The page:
Although scholars and policymakers have questioned the “undocumented cases” for thirty years, the proposed expansion of expedited removal makes the “undocumented cases” even more untenable than before. As the Latino population disperses across the country in different migration patterns, and more CBP and ICE officials apply their border tactics in neighborhoods further from any border, it is evident that proximity to Mexico no longer holds the same predictive value. Geography can no longer be a justification for the use of race in the immigration enforcement context. It is time for the Court to strike down the outdated border search exception, which threatens Latinos' liberties across our nation.
This paper first traces the enduring legacy of border exceptionalism in both the judicial and executive sphere. It then presents the three main reasons why race should no longer be deemed a justifiable factor in the immigration enforcement context. First, the make-up of the country is significantly different than when the “undocumented cases” were decided, decreasing the probability that a person who appears Latino will, in fact, be undocumented. Second, the immigration enforcement regime has drastically expanded beyond the border region and its traditional federal focus, as state and local actors throughout the country take an active role in immigration enforcement through 287(g) agreements and state legislation. The widening scope of this regime increases the likelihood that race is being used in contexts never condoned by the judiciary. Finally, the immigration exception to racial profiling has been unequally applied by the lower courts, resulting in an unregulated space in which drug and immigration enforcement converge. As the immigration system expands in such drastic ways, courts must finally acknowledge that this jurisprudence has led to the mass incarceration of Latinos, who are significantly overrepresented in removal proceedings and jails.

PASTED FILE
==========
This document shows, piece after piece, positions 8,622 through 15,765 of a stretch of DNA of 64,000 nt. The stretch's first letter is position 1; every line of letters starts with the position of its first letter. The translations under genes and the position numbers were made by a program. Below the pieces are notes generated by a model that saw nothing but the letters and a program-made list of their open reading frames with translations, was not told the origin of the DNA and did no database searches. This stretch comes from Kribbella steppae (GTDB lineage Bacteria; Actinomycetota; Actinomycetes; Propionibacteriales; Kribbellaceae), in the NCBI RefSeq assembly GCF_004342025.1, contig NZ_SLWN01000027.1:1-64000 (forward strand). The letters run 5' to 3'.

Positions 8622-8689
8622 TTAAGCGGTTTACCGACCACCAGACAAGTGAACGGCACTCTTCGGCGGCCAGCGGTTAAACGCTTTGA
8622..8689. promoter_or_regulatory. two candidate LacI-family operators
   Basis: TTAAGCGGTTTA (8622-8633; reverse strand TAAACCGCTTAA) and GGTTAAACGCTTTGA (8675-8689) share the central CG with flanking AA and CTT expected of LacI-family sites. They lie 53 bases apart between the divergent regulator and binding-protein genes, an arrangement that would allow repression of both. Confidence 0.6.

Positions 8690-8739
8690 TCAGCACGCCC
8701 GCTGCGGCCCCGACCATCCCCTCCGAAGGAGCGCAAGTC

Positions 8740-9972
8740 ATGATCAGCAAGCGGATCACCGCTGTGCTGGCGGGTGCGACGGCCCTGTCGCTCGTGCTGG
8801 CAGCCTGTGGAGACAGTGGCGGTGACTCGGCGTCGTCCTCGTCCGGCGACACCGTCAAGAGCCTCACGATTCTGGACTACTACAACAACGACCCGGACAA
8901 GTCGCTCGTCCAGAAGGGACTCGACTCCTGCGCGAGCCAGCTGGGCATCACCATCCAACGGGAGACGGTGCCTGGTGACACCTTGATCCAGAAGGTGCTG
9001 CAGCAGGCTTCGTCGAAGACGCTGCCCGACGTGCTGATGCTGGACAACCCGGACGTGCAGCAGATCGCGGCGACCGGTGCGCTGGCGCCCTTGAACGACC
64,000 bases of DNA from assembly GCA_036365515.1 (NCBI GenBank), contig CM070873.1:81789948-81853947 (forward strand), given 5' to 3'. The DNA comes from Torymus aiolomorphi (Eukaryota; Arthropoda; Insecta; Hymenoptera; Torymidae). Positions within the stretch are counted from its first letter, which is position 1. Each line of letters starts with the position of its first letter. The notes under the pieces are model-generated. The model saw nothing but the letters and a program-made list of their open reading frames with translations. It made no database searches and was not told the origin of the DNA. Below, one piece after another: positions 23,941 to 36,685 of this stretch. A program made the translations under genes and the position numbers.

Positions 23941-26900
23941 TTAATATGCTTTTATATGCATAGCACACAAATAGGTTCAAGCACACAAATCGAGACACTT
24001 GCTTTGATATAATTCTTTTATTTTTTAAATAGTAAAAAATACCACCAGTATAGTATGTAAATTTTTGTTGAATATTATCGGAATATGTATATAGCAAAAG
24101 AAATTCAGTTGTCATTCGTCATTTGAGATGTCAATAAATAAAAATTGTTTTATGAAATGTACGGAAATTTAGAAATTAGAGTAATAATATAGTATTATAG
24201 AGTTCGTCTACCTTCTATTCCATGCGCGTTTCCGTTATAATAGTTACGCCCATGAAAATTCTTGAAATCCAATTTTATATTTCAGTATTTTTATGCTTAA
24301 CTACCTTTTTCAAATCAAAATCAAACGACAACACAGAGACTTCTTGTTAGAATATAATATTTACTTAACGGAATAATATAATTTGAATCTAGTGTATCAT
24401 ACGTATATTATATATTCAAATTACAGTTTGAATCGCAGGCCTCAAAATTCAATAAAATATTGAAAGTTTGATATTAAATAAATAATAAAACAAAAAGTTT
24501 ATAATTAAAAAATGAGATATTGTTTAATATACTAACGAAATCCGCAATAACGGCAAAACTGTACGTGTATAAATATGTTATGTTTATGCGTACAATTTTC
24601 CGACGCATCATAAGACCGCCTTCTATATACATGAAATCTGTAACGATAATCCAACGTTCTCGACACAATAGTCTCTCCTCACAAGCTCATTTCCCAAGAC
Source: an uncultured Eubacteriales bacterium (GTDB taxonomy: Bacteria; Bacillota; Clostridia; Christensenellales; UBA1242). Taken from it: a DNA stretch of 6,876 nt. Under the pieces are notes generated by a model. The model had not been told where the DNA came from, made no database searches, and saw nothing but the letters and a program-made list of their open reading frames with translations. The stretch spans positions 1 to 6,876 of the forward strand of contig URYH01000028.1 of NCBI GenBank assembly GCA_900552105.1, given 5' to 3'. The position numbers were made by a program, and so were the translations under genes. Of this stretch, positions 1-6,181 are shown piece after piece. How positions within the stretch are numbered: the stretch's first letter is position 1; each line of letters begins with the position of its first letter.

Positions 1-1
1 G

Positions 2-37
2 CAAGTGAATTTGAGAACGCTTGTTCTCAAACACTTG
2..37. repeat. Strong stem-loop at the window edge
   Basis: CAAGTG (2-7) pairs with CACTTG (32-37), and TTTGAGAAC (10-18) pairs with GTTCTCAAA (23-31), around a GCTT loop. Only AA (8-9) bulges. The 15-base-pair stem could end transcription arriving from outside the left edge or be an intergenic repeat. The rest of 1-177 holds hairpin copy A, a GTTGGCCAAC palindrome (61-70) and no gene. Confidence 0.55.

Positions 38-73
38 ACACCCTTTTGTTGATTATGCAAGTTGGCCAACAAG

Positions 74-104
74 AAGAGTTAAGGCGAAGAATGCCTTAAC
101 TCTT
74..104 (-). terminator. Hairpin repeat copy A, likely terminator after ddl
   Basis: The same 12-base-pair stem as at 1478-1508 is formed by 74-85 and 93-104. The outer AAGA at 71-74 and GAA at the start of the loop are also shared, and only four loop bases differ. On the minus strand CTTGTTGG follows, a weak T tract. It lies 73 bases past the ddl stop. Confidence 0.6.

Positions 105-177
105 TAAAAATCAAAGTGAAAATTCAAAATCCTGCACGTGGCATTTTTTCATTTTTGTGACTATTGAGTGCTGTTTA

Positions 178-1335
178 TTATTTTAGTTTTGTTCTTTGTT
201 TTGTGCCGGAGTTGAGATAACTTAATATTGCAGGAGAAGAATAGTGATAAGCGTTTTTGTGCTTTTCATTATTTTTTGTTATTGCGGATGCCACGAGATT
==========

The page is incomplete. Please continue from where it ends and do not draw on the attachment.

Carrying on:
[. . .]